• F1 queries overlay the previous help topic (eliminates tab proliferation).
    • The standalone window is resizable and can be positioned independently without affecting browser settings.

Here's what your in-browser Help will look like. Notes the Contents, Search Results and Index on the left:

in-browser help

Here's the standalone Help Viewer. Once you've run it, you can also pin it to Explorer in Windows 7.

Standalone Help Brower 

How do I switch to standalone mode?

  1. From your system drive, run the following from an elevated command prompt
    (note you might be in \Program files (x86))
    cd \program files\microsoft help viewer\v1.0
    hlpvwpt.exe standaloneviewer=true
  2. Shut down any instances of the Help Library Agent. Right-click on the Help Library Agent icon in the taskbar and select ‘Exit.

How do I switch back to in-browser mode?

  1. From your system drive, run the following from an elevated command prompt:
    cd \program files\microsoft help viewer\v1.0
    hlpvwpt.exe standaloneviewer=false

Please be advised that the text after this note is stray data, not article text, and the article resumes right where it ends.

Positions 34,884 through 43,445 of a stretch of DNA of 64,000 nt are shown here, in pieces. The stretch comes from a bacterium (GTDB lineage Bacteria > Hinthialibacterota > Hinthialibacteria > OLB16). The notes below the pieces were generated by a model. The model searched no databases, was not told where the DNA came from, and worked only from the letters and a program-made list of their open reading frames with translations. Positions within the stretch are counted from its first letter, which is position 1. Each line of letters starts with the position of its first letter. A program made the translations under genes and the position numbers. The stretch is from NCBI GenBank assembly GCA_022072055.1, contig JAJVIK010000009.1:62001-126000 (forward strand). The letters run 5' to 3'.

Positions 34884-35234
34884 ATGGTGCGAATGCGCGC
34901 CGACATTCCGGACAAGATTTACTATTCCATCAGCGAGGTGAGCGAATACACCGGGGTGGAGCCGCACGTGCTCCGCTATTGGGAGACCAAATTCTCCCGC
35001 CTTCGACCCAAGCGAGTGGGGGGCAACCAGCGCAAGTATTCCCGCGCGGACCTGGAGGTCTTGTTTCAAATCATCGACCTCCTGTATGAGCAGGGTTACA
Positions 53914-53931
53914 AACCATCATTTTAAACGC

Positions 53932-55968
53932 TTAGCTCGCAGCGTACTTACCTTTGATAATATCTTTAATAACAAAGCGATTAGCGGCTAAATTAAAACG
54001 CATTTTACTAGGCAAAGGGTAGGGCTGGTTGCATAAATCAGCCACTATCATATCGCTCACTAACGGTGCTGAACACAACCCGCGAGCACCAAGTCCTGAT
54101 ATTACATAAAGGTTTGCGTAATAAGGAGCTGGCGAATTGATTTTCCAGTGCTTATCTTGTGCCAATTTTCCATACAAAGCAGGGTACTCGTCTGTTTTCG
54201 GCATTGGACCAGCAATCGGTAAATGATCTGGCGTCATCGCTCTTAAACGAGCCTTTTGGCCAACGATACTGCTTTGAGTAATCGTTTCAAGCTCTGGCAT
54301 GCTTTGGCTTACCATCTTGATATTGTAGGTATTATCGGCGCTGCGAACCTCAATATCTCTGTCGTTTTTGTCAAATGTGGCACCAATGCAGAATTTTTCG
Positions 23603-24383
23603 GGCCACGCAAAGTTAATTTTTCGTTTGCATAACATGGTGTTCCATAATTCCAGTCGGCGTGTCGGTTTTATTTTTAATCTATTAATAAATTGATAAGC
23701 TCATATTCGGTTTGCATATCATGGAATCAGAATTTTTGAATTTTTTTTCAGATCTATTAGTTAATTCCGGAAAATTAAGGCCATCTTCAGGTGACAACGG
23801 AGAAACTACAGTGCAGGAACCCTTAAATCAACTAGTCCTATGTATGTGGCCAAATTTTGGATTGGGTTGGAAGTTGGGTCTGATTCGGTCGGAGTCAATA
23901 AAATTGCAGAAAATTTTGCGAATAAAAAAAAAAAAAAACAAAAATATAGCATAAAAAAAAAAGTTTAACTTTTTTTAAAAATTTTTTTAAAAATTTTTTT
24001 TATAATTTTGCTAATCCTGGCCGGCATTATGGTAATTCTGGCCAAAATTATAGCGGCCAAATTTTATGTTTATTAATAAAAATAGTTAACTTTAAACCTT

2. Shut down any instances of the Help Library Agent. Right-click on the Help Library Agent icon in the taskbar and select ‘Exit.

If you're installing on a non-English system, make sure you read the Readme to make sure your localized help is shown. Also, if you only have IE6, you'll need IE8.

Another way to find the Help Viewer Power Tool

Start Page - Microsoft Visual Studio

As an aside, you can also just go to the Tools | Extension Manager inside VS2010, and query something like "help viewer power" and you can get to the download page from inside VS.

Extension Manager (2)

Related Links

  • How To: Updating multiple VS 2010 installations' Help content with a single download - This technique will show you how to share help between multiple developers via a Shared Drive. This is helpful in constrained bandwidth environments.
    • A comment from my blog: "Also, while the updating feature is great, the downloads appear quite large and if you have a number of machines to update then this can be a slow and bandwidth consuming task, is there any way to download and share the help system updates between multiple installations?
  • Community Created H3Viewer.exe - Alternative VS 2010 help viewer in the style of DExplore. Features a full TOC, full Index, Search and favorites.
  • Keyword Index for Visual Studio 2010 Help Documentation - An unsupported inside-the-IDE Help Client with keyword index.
  • Developer Documentation and Help Forum - Ryan, the developer of this tool, will be watching the forums for your feedback.

About Scott

Scott Hanselman is a former professor, former Chief Architect in finance, now speaker, consultant, father, diabetic, and Microsoft employee. He is a failed stand-up comic, a cornrower, and a book author.